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Why is nonfiction defined in the negative and how might it be revalued for its own sake? Join three pioneering nonfiction writers as they read from new work and discuss the challenges and rewards of working in prose. John D'Agata teaches creative writing at the University of Iowa; his new book, About a Mountain, is a book-length essay on nuclear waste and suicide in Las Vegas, Nevada. David Shields, who teaches English at the University of Washington and Creative Writing at Warren Wilson College, is most recently the author of Reality Hunger: A Manifesto, an ars poetica of writing "truthiness" in an unbearably artificial world. Brenda Wineapple is the Director of the Leon Levy Center for Biography at the Graduate Center, CUNY and the author, most recently, of White Heat: The Friendship of Emily Dickinson and Thomas Wentworth Higginson. Her anthology, 19th Century American Writers on Writing (series editor Edward Hirsch) will be published next fall, and she's currently writing a book about America, 1848-1877. Moderated by Wayne Koestenbaum, poet, novelist, and professor of English at The Graduate Center, CUNY, who is currently working on a nonfiction book about Harpo Marx.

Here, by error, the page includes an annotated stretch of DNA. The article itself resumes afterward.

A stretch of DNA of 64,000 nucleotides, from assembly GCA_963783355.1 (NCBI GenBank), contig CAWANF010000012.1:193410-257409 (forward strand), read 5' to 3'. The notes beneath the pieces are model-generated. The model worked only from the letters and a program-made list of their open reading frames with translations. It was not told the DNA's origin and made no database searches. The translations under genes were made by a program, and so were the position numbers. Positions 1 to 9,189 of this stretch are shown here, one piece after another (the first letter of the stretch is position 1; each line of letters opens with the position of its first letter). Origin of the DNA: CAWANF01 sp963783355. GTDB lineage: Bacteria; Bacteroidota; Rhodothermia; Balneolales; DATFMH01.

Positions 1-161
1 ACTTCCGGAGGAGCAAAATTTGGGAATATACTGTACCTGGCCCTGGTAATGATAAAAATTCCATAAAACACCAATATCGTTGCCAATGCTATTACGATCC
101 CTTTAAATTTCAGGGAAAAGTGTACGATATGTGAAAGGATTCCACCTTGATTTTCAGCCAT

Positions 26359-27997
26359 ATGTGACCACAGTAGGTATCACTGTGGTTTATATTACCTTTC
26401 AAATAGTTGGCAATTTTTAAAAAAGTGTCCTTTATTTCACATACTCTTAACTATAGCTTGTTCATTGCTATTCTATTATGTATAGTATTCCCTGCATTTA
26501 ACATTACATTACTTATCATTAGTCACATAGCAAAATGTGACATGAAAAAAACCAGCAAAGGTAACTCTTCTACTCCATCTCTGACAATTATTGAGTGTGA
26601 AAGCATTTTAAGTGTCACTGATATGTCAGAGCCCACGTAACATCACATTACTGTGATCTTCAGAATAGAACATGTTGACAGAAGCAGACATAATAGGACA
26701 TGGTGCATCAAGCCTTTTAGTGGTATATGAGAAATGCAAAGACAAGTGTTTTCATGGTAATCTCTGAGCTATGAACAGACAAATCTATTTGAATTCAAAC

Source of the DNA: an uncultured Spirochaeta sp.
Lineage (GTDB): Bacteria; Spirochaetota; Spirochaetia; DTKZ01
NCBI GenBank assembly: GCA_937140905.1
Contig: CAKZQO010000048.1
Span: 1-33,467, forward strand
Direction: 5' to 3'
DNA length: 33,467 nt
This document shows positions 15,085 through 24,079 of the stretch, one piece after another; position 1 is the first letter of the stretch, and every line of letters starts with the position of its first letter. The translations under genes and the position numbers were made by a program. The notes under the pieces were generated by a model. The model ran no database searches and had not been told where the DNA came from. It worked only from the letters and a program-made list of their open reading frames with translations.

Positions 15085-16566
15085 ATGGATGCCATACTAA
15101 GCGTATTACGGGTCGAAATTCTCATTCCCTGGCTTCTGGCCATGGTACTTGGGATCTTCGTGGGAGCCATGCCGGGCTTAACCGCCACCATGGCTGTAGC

Co-sponsored by the Leon Levy Center for Biography.

Added by Center for the Humanities on March 22, 2010